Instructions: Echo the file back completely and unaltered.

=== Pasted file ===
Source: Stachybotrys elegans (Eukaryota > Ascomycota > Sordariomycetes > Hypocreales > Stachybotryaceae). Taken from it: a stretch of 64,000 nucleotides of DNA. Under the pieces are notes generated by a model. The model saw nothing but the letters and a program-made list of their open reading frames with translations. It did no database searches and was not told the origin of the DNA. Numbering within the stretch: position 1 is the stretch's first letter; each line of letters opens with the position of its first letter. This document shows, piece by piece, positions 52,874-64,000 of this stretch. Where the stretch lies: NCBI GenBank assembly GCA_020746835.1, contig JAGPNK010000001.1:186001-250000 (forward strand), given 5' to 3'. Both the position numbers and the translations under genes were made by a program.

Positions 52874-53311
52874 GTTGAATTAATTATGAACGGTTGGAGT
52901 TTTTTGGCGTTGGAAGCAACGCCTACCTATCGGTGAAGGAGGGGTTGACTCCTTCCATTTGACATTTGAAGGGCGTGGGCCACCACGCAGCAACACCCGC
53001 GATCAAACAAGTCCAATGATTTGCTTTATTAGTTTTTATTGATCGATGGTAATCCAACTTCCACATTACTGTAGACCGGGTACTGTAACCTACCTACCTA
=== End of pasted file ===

Source: Stachybotrys elegans (Eukaryota > Ascomycota > Sordariomycetes > Hypocreales > Stachybotryaceae). Taken from it: a stretch of 64,000 nucleotides of DNA. Under the pieces are notes generated by a model. The model saw nothing but the letters and a program-made list of their open reading frames with translations. It did no database searches and was not told the origin of the DNA. Numbering within the stretch: position 1 is the stretch's first letter; each line of letters opens with the position of its first letter. This document shows, piece by piece, positions 52,874-64,000 of this stretch. Where the stretch lies: NCBI GenBank assembly GCA_020746835.1, contig JAGPNK010000001.1:186001-250000 (forward strand), given 5' to 3'. Both the position numbers and the translations under genes were made by a program.

Positions 52874-53311
52874 GTTGAATTAATTATGAACGGTTGGAGT
52901 TTTTTGGCGTTGGAAGCAACGCCTACCTATCGGTGAAGGAGGGGTTGACTCCTTCCATTTGACATTTGAAGGGCGTGGGCCACCACGCAGCAACACCCGC
53001 GATCAAACAAGTCCAATGATTTGCTTTATTAGTTTTTATTGATCGATGGTAATCCAACTTCCACATTACTGTAGACCGGGTACTGTAACCTACCTACCTA